Turning aside the quest for answers to knotty questions -- including several on the point that most of what we now know about al Qaeda had been gleaned precisely from these enhanced interrogations -- Mr. Emanuel indicated that the Obama administration was guided by higher concerns. He proceeded patiently, to explain. By revealing the memos, with their detailed information on those interrogation techniques (now banned), we had elevated our moral status in the eyes of the world. More important, we had improved our standing in the eyes of potential terrorists. This would undermine al Qaeda, Mr. Emanuel explained, because those interrogations of ours helped to enlist terrorists to their cause. All of which was why the publication of the memos -- news of which would presumably touch the hearts of militants around the world -- would make America safer.
There is always danger in repeating propositions like this often, among them the likelihood that their irrationality will begin to make itself clear to anyone hearing it over time.
I particularly like the final comment on the irrationality becoming manifest over time. Then there is this about the Messiah's recent trip to Europe:
He had gone to Europe not as the voice of his nation, but as a missionary with a message of atonement for its errors. Which were, as he perceived them -- arrogance, dismissiveness, Guantanamo, deficiencies in its attitudes toward the Muslim world, and the presidency of Harry Truman and his decision to drop the atomic bomb, which ended World War II.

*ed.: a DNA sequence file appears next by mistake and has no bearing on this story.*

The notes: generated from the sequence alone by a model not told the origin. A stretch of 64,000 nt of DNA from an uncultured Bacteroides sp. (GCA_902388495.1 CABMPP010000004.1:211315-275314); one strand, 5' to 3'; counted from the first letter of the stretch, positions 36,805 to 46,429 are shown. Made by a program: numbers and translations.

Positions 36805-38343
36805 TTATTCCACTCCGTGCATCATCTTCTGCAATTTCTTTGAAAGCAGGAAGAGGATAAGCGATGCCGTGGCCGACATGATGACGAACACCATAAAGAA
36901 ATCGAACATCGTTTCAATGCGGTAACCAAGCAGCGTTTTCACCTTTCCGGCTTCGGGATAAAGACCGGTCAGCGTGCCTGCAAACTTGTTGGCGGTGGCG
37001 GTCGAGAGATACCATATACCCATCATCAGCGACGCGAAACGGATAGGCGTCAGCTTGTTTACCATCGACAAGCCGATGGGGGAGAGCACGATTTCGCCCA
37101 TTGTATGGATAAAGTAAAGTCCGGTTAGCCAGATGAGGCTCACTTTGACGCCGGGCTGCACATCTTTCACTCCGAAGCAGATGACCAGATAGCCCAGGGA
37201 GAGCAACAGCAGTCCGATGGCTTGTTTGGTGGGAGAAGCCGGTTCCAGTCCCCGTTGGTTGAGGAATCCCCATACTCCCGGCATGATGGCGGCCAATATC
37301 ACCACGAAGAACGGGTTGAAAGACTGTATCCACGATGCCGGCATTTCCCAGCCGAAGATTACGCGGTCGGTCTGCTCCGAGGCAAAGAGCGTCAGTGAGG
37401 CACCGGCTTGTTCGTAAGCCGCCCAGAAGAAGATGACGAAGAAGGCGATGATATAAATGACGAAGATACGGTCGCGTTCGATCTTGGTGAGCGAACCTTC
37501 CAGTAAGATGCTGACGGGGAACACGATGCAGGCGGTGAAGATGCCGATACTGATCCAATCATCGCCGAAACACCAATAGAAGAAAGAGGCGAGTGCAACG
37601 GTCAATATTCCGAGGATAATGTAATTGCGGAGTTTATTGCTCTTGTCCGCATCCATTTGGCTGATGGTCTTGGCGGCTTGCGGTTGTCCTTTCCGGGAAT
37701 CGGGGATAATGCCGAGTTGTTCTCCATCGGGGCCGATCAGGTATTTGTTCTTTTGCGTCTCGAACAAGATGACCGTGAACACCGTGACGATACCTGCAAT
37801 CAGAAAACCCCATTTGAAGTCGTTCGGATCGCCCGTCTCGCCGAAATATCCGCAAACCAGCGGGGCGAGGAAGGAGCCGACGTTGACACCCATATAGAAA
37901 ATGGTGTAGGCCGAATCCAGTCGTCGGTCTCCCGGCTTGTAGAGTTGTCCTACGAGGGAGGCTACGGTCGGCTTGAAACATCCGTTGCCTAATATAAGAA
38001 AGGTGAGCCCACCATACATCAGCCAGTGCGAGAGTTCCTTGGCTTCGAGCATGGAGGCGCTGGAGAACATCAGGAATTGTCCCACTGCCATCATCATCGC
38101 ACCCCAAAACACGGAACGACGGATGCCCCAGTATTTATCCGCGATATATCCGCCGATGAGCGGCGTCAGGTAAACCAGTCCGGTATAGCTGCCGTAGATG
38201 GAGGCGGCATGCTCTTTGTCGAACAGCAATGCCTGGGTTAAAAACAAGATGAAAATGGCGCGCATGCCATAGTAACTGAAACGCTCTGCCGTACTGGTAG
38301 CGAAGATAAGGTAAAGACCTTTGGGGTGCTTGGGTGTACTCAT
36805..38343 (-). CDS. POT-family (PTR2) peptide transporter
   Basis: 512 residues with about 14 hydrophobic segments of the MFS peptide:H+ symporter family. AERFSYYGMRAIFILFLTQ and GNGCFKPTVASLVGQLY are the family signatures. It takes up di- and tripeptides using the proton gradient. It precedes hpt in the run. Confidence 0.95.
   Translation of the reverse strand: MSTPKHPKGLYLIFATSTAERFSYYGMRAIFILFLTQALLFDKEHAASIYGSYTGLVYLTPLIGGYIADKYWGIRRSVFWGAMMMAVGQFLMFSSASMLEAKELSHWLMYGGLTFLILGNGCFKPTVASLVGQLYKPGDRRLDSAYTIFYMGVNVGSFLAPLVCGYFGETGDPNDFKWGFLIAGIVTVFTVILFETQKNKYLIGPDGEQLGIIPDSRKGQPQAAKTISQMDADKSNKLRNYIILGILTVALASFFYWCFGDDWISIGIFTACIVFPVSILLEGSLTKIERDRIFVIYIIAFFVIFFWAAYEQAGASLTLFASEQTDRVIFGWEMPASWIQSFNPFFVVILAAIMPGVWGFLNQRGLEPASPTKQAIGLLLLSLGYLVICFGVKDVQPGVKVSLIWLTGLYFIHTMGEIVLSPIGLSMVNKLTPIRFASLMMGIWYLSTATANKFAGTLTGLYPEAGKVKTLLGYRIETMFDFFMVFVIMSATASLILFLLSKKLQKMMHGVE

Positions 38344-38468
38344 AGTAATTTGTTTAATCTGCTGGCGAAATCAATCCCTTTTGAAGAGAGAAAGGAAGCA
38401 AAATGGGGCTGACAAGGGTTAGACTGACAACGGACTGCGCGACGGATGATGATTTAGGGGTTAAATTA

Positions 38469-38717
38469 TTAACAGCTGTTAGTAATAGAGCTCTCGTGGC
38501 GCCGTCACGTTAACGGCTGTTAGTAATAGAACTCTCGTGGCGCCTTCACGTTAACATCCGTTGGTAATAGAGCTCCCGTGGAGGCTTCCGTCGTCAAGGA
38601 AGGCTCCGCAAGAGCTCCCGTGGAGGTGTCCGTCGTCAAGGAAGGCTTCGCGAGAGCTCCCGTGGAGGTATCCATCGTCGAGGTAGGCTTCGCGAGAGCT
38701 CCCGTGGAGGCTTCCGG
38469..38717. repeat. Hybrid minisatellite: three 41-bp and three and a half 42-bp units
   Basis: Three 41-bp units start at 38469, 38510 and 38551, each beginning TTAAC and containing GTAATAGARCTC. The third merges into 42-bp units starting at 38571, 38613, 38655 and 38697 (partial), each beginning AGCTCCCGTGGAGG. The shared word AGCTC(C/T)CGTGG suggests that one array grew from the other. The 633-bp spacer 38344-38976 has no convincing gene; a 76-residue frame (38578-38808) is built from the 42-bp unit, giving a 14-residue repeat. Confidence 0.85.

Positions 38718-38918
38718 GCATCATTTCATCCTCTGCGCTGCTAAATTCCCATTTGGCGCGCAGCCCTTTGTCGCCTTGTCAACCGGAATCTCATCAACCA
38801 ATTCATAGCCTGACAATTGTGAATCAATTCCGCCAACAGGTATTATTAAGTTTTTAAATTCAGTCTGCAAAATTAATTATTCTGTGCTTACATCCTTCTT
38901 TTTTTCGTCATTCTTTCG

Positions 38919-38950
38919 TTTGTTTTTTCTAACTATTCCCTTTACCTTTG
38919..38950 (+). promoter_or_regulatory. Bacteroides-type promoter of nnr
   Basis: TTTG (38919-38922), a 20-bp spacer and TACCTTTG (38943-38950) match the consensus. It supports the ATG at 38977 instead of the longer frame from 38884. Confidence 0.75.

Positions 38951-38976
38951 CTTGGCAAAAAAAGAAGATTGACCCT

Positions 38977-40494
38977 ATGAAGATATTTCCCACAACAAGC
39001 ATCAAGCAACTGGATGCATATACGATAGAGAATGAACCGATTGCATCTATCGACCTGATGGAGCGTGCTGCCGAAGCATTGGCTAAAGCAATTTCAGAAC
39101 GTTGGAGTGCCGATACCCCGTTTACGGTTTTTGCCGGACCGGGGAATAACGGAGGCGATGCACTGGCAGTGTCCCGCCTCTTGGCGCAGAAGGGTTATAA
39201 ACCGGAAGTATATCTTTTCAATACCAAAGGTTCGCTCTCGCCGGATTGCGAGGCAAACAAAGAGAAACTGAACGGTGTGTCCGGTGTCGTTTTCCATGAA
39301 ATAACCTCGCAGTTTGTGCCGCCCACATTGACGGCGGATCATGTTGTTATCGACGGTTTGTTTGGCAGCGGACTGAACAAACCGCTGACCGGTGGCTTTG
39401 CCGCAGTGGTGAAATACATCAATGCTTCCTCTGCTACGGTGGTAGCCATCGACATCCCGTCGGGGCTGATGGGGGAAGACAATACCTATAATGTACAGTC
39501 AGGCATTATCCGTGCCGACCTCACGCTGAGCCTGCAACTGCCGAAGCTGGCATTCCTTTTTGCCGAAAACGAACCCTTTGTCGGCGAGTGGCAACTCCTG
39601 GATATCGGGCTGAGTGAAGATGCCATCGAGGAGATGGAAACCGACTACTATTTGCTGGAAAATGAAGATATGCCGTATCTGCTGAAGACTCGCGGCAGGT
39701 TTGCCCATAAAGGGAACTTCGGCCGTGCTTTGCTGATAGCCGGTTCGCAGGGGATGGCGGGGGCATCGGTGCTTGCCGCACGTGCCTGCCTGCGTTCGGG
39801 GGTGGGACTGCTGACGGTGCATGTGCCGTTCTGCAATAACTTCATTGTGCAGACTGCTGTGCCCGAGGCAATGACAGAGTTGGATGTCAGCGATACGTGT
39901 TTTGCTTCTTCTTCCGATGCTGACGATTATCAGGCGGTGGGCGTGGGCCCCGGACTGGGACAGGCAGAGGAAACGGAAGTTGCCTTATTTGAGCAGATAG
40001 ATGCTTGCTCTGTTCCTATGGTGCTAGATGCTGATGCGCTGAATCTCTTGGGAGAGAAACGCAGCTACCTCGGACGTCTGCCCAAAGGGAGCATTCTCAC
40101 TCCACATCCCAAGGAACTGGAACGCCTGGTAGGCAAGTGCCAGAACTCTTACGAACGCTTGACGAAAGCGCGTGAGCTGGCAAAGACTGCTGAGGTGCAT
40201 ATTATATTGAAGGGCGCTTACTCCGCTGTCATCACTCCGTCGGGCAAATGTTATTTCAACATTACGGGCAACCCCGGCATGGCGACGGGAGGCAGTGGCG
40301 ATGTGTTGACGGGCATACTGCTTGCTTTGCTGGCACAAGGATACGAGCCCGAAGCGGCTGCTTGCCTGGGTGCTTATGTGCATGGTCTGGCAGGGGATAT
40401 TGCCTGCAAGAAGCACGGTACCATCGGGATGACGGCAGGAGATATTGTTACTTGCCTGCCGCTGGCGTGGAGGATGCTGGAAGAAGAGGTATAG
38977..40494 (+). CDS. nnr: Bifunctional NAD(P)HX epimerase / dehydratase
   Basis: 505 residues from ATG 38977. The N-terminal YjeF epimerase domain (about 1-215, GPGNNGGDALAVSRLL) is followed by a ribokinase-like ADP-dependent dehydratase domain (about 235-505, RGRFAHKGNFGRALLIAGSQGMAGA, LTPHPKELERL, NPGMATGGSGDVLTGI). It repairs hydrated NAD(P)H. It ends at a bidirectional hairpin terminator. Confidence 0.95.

There seems to be very little which America has done in the last century which he is not willing to grovel about. The observer then adds this explanation about where it all came from--an explanation I heartily agree with:
None of this display during Mr. Obama's recent travels could have come as a surprise to legions of his supporters, nor would many of them be daunted by their new president's preoccupation with our moral failures. Five decades of teaching in colleges and universities across the land, portraying the U.S. as a power mainly responsible for injustice and evil, whose military might was ever a danger to the world -- a nation built on the fruits of greed, rapacity and racism -- have had their effect. The products of this education find nothing strange in a president quick to focus on the theme of American moral failure. He may not share many of their views, but there is, nonetheless, much that they find familiar about him.
The remarkable part is that these opinions are not from some extreme right-wing blogger. Read the whole thing here:
Wall Street Journal Opinion